Economic Activity Revives in Haiti Two Years After Earthquake
August 14, 2012
- Recovery, reconstruction are ongoing, but at slower pace
- More than half of population displaced by earthquake now back in housing
- Lack of economic capacity still remains a big challenge for the country
Despite a period of political instability, economic activity is reviving in Haiti two years after a devastating earthquake, says the International Monetary Fund (IMF).
The international community responded to the disaster with pledges of over $10 billion in aid. For its part, the IMF forgave around $270 million in debt and also offered Haiti a line of credit under the Extended Credit Facility arrangement (ECF).
The IMF recently took stock of its dealings with Haiti during the fourth review of the country’s ECF. The IMF’s Executive Board approved a $7.4 million disbursement to support the country’s long-term economic reconstruction plans.
In an interview with IMF Survey, the IMF’s mission chief for Haiti, Boileau Loko, shared his insights on the country’s recovery and its economic prospects.
IMF Survey: Two years on from the Haitian earthquake, is life better for the Haitian people?
Loko: The recovery and the reconstruction are ongoing, but at a slower pace than we all thought. However, we can still see that more than half of the 1.3 million people living in camps have now found new houses.
The downside is that there are still about 500,000 people living in tents. But, the government is working to see how these people could be moved back to decent housing.
IMF Survey: Can you point to something which tells you that the lives of ordinary Haitians have improved?
Loko: In Port-au-Prince, many camps have disappeared and there is also some economic activity. This has translated into a positive GDP growth rate.
Since then, new schools have been built, social health facilities have been restored, and the government is functioning.
So the recovery is slow and we all want it to be faster. But we have to remember that this was a huge earthquake. We expect that everything will go quicker in the future and that the 500,000 people staying in tents will go back to decent housing.
IMF Survey: What was the growth rate last year? What do you expect it to be this year and for the coming year?
Loko: Before the earthquake, the average growth rate was about 3.5 percent. After the earthquake in 2010, we had a negative growth of about 5 percent.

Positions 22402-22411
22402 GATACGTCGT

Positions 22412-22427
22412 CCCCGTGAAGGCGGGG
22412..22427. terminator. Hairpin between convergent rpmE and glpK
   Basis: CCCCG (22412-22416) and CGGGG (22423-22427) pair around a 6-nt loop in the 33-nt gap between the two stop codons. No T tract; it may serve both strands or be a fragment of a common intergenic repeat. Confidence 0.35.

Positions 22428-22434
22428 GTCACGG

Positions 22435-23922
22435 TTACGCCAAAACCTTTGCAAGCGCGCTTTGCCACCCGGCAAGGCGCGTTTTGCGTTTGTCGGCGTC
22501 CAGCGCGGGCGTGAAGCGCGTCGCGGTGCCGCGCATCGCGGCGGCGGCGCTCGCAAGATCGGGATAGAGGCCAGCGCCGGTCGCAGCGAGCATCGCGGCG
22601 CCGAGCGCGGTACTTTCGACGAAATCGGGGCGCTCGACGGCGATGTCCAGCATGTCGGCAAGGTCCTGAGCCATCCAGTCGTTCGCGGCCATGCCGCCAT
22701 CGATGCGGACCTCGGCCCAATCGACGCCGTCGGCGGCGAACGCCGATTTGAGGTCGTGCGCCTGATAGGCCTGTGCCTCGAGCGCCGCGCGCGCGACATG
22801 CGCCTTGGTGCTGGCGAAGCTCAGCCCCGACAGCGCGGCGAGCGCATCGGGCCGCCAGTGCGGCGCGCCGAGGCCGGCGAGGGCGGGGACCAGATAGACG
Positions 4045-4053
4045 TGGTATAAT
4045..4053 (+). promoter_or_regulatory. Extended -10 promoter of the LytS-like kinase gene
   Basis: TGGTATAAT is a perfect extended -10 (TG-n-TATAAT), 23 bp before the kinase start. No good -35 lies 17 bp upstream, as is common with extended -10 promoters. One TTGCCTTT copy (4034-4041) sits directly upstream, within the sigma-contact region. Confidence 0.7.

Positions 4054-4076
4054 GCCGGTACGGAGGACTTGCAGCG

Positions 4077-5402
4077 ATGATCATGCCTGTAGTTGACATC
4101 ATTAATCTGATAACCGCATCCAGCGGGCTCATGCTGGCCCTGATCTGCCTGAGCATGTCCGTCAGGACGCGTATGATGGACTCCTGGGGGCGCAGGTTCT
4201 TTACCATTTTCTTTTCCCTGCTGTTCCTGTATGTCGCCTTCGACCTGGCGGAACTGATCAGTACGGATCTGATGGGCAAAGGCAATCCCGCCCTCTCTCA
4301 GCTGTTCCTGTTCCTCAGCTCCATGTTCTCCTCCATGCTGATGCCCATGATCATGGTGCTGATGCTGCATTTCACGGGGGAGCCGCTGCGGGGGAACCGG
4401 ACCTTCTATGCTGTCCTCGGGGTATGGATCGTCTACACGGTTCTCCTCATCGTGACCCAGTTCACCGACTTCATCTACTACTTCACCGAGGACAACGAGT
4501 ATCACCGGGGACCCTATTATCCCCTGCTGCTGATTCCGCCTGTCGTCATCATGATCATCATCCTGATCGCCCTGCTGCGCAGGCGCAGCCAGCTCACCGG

We have come back to a growth rate of about 5 or 6 percent and we expect the growth rate to be about 5.5 percent in this year, knowing that the population growth rate is 2 percent.
This means that per capita GDP will increase. We expect it to increase at least by 3 to 4 percent in the coming year.
IMF Survey: Haiti has had a lot of outside assistance, especially in the aftermath of the earthquake, but has it received enough?
Loko: The international community has done a lot. In total, donors have pledged about $10 billion and about 50 percent of the pledges have been disbursed, so we’re talking about $4-5 billion. A part of that is also debt relief from the IMF and other country institutions.
IMF Survey: Does Haiti have the capacity of using all these big amounts of money coming in?
Loko: This is the key issue in Haiti. $5 billion has been disbursed, but capacity is weak. Because of that, some donors, even if the disbursement is there, are not able to execute the projects.
A small percentage of the amount disbursed has been used, not because the authorities do not want to use it, or because they do not want to accelerate the reconstruction, but because capacity is low and they need to mobilize capacity to be able to use the amount disbursed by donors.
IMF Survey: Recently Haiti went through a difficult period on the domestic political scene: the sudden resignation of the prime minister. There was a hiatus before the appointment of a replacement prime minister. How much has this slowed down development?